Ford Sales Drop More Than Projected a Year After Harvey Rebound
(Bloomberg) -- It was a humbling month for Ford Motor Co.
As sales tumbled for the F-Series pickup, the second-largest U.S. automaker suffered the indignity of being outsold by Fiat Chrysler Automobiles NV for the first time in a decade.
Ford’s U.S. sales chief Mark LaNeve blamed the bad month for the company and the industry on “a tale of two hurricanes” -- recovery from last year’s Hurricane Harvey inflated sales a year ago while fallout from Hurricane Florence deflated sales in the Carolinas last month. But the results are also a tale of two companies -- Fiat Chrysler with a fresh lineup of Jeeps, a restyled Ram truck and stalwart minivans in contrast to Ford with aging sport utility vehicles, collapsing car sales and its king-of-the-road F-Series suddenly finding itself the oldest pickup on the market.
“We don’t worry about being in a contest with them,” LaNeve, said of Fiat Chrysler. “You know, there’s been months when we beat General Motors and we didn’t pound our chests when that happened. It was a function of timing and what have you.”
Ford is counting on the cavalry arriving next year, when it rolls out redesigned versions of its top selling SUVs, the Escape and Explorer. And in 2020, Ford will bring back the brawny Bronco to try to take on the red-hot Jeep Wrangler. By then, Ford says it will have the freshest lineup in the U.S., even as it sheds sedans and exits the traditional car business. It’s all part of an $11 billion overhaul engineered by Chief Executive Officer Jim Hackett.
But September’s sales slowdown shows that Ford will launch all those new models into a market hitting the skids. A parade of automakers disappointed with worse-than-expected sales, including Toyota Motor Corp., which topped both Ford and Fiat Chrysler, as expected, and Honda Motor Co. GM, which reports only on a quarterly basis, said its sales fell 11 percent over the last three months, with all four of its U.S. brands heading south. And that can’t all be blamed on hurricanes.
“It’s a very hard comparison with last year,” said Michelle Krebs, a senior analyst with researcher AutoTrader. “But we do see headwinds building, with higher interest rates being the major one.”
And it is likely to get worse from here, as the auto market cools and inflation heats up.
“We anticipated the last part of the year would be challenging and now we’re seeing that,” Krebs said. “Wages aren’t rising fast enough to keep up with inflation and that is keeping some people out of the market.”
At least a couple of automakers beat expectations in September. Nissan Motor Co.’s decline was steep, but not as sharp as the 20 percent plunge analysts had projected.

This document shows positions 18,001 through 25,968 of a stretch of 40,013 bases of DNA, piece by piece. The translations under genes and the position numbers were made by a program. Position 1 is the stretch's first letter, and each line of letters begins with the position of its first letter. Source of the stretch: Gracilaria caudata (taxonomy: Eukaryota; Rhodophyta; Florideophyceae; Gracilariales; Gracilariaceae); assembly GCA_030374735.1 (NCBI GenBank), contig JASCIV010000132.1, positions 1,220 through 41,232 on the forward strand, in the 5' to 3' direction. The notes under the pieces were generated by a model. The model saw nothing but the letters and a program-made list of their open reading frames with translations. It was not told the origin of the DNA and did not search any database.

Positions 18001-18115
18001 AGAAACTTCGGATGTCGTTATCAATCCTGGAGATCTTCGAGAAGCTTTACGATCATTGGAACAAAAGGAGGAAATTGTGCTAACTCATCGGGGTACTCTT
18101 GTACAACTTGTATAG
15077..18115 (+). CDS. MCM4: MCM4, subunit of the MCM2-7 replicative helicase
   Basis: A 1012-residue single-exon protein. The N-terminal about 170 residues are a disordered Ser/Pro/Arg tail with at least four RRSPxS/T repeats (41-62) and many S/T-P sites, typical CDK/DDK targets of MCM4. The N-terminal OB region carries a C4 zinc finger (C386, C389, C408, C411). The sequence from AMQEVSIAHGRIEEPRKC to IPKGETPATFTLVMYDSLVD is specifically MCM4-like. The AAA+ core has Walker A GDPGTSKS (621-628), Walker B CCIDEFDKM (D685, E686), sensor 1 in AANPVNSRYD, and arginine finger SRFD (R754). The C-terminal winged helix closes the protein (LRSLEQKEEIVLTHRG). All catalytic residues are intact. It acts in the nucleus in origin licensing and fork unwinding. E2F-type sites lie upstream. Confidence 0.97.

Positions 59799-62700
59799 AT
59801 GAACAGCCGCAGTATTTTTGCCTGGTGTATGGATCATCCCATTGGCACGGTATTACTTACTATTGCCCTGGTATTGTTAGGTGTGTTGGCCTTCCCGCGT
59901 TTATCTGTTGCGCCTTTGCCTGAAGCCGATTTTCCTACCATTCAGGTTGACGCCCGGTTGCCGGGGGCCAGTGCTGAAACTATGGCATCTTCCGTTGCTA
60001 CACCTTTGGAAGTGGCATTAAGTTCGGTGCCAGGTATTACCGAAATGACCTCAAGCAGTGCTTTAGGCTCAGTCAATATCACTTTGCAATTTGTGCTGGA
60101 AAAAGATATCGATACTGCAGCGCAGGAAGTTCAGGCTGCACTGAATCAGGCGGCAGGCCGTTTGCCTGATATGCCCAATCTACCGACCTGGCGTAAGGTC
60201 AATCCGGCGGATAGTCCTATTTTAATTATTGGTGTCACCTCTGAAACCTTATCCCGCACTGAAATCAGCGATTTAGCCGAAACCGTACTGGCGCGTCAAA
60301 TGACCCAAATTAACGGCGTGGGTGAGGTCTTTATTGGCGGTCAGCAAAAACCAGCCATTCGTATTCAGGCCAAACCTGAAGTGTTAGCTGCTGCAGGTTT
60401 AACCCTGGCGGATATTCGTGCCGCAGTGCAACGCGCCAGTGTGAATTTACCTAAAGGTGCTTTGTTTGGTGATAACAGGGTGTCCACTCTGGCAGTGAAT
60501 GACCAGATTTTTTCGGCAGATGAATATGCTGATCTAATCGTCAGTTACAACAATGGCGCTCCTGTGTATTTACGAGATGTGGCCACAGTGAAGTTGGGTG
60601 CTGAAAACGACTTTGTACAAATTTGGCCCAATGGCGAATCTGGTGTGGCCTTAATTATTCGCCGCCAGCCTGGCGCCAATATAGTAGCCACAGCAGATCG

And Fiat Chrysler, on a surge in Dodge Grand Caravans and Jeeps, managed to top Ford in light vehicle sales 199,819 to 196,496. The last time that happened George W. Bush was in the White House and Fiat Chrysler hadn’t even been created yet. Chrysler LLC, then owned by a hedge fund, outsold Ford in January 2007. Fiat Chrysler’s gain in September was aided by an 83 percent jump in discounted fleet sales.
Ford’s F-Series pickups, the top-selling vehicle line in the U.S., ended a 16-month streak of sales gains, as the trucks experienced an 8.8 percent decline in deliveries. Ford’s aging SUV lineup also sagged 2.7 percent, with the Escape, the automaker’s second-best selling vehicle, plunging 20 percent. And the sedan collapse continued for Ford, with sales of cars dropping 26 percent.
Veteran auto analyst Maryann Keller sees reasons for the contrasting fortunes of Ford and Fiat Chrysler that go beyond hurricanes and economic headwinds.
“This speaks to the operational chaos at Ford,” Keller said. “You’re looking at two companies. One that has been well managed -- for whatever we like to think about” late-Fiat Chrysler CEO Sergio Marchionne “he had the focus in the right place -- product and current sales and market share and brand development. At Ford, the stock price is telling you what you need to know. There’s very little confidence in this management.”
Most major automakers are expected to post declines from a year earlier, when many people in Houston, the country’s fourth-largest city, boosted sales by replacing vehicles ruined by Hurricane Harvey.
The average analyst estimate was for industrywide deliveries to run at an annualized pace, adjusted for seasonal trends, of 17 million in September, down more than 1 million from a year ago. The pace appeared on track for 17.2 million, Jack Hollis, Toyota’s North America brand chief, said on a conference call.
Earlier Tuesday, Tesla Inc. said it delivered 83,500 vehicles worldwide in the third quarter, doubling its total in the prior three months. Of those deliveries, 55,840 were Model 3 sedans, in the range of what Tesla forecast as it finally started to mass-manufacture the sedan. The Palo Alto, California-based company doesn’t break out U.S. sales.
Despite beating analyst estimates, Tesla shares slid 2.2 percent to $304.01 at 2:03 p.m. New York time, while GM lost 2.3 percent to $33.42. Ford and Fiat Chrysler each slipped 0.8 percent to $9.24 and $17.85, respectively.
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